Keeping it Real: 3D pioneer RealD celebrates ten years in movie theatres

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Technology

“To perfect the visual experience and to develop technology that creates visual ‘Wow’ in every cinema, on every screen around the world: That has been the philosophy from the beginning,” says chief executive officer Michael Lewis on the occasion of Film Journal International’s celebration of the past ten years at RealD. With 28,000 screens in 72 countries deployed, RealD is world-leading indeed. “Our goal has always been to deliver a great experience to our customers, to be a center for innovation and to deliver value to shareholders.”

Lewis says that initial philosophy remains “especially important today for the cinema business, with the added competition from diverse media channels. The movie experience needs to be superior to get people to leave their homes.” For the same reason, he adds, the anniversary is based on the first film that was released with RealD cinema technology. Celebrating with Disney’s Chicken Little rather than the actual founding date of RealD* makes good sense, as Lewis explains it: “The company was created to enhance the moviegoer’s experience, not to launch a technology. Without people being able to enjoy it, it’s just technology.”

Personally as well, the experience (including popcorn and soft drink) is important to Lewis. One film in particular, at the Ritz Theatre in Winter Haven, Florida, created a defining moment and led him “to where we are today: making the cinema experience more magical and lifelike around the world. Seeing Star Wars as a kid made me want to be in the movie business because it seemed so real and lifelike.”

It’s almost unreal to think that 38 years later, another Star Wars episode continues to define moviegoing and records alike. With somewhere around 70,000 opening-weekend screens in the North American release of The Force Awakens, RealD showings captured just under 40% of total shows, Lewis confirms. As part of the record-setting full year 2015, in fact, $15 billion of box-office gross was 3D-enabled, he adds, of which $7.7 billion was generated in 3D showings, with a RealD share of no less than $3 billion. Globally as well, eight of last year’s top ten movies were in 3D and together accounted for $8.8 billion of box office ($4.2 billion on account of RealD).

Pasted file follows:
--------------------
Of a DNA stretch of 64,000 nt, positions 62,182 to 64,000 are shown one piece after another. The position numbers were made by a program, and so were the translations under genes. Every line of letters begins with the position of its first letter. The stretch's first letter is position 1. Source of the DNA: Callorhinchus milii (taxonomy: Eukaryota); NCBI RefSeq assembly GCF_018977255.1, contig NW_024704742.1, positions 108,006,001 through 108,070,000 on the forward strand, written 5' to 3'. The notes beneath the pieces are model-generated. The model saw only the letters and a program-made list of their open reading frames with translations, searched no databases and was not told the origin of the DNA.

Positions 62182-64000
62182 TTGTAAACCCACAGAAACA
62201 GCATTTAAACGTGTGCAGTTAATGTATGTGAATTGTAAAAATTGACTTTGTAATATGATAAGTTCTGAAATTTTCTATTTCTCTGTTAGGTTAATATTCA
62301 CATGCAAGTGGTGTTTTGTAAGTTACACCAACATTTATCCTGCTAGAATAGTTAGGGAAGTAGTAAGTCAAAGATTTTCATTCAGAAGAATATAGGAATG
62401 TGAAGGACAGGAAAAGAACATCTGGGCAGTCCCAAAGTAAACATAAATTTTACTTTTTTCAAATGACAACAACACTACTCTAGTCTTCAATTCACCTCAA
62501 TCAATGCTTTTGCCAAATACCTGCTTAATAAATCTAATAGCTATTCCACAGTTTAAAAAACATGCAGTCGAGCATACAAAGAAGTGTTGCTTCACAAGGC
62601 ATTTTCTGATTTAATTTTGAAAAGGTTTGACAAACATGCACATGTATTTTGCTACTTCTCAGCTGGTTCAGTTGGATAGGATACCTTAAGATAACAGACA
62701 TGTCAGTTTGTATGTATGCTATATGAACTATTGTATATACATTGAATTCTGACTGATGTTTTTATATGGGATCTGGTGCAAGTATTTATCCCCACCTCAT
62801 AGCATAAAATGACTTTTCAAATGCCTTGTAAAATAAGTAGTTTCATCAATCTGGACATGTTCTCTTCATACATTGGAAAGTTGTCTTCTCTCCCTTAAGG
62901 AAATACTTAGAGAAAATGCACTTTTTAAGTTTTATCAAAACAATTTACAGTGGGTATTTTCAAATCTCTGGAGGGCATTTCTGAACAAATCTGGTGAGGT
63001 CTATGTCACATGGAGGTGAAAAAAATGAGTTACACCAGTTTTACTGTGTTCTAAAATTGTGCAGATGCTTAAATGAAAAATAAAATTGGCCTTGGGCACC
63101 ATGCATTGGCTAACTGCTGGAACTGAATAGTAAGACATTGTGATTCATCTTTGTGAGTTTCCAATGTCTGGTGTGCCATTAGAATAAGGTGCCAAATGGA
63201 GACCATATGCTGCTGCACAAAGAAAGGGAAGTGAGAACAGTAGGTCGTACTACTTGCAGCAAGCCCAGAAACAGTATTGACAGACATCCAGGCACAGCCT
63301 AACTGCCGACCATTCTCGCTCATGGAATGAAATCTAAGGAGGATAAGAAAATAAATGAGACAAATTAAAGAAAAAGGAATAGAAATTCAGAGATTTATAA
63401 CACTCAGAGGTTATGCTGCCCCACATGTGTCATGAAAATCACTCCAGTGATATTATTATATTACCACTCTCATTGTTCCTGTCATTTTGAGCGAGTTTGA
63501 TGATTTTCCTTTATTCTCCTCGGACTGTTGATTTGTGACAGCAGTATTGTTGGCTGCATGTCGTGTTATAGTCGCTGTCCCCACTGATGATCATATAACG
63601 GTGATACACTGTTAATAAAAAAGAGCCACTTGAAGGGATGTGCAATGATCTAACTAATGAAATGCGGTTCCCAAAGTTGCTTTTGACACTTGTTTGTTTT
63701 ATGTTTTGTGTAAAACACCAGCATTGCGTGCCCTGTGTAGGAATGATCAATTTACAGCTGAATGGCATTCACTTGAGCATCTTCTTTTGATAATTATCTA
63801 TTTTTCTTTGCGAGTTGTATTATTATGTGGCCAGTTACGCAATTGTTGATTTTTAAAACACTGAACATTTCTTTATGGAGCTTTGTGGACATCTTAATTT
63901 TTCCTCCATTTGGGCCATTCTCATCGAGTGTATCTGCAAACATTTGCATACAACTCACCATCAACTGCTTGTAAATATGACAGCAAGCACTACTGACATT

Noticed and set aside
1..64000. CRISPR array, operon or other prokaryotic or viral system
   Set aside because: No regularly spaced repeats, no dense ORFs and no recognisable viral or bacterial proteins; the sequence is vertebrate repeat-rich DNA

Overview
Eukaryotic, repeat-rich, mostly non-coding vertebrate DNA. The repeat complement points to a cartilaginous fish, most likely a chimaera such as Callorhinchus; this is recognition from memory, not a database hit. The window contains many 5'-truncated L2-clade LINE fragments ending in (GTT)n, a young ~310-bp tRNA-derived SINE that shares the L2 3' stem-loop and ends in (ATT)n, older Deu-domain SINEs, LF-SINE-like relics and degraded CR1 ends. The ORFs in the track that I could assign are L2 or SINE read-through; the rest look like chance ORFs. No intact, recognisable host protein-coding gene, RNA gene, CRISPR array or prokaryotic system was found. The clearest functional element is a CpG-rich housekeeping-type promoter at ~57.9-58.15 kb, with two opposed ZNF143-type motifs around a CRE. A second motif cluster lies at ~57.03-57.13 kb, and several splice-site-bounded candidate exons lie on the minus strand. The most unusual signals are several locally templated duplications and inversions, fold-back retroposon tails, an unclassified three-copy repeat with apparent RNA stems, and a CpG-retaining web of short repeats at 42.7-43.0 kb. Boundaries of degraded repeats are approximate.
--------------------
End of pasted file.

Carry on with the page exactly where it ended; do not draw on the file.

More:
Not surprisingly, the RealD birthday cards, if you will, focus on films and fan favorites. Moviegoers are invited to enjoy “10 Years of Legends,” of “Awesome,” “Bah Humbug,” “Passion” and, of course, “Action.” Each one of the messages is represented by an instantly recognizable image from an equally recognizable film and/or franchise, listed here in the same order as the above experiences that they were chosen to represent: The Lord of the Rings, The LEGO Movie, The Polar Express, Star Wars and Transformers. “Our systems exist to make the content and experience richer and better,” Lewis elaborates. “3D artistry continues to grow with every film. As filmmakers push the boundaries of storytelling, so do the benefits of the platform.”

Such and similar marketing has been instrumental in the establishment of the RealD brand as well, Lewis concurs, and in highlighting the company’s innovations among customers, both within the industry and with moviegoers. “All elements are important to the success of a company. Marketing helped establish the RealD brand and products as a legitimate force in the cinema business. Marketing played a pivotal role in the programming and production of great 3D content.” In the process, the company actually moved away from being merely about that third dimension—as compelling as it is—to becoming about more encompassing “visual technology.” Enhancements include TrueImage, InteliLight, RealD XL and LUXE, even a gaming toolkit, and now the “Ultimate Screen.” “We continue to look at the entire technology chain, from capture to delivery, to innovate and perfect the visual experience.” For Lewis, this all happens “not only for filmmakers and content producers, but for consumers.”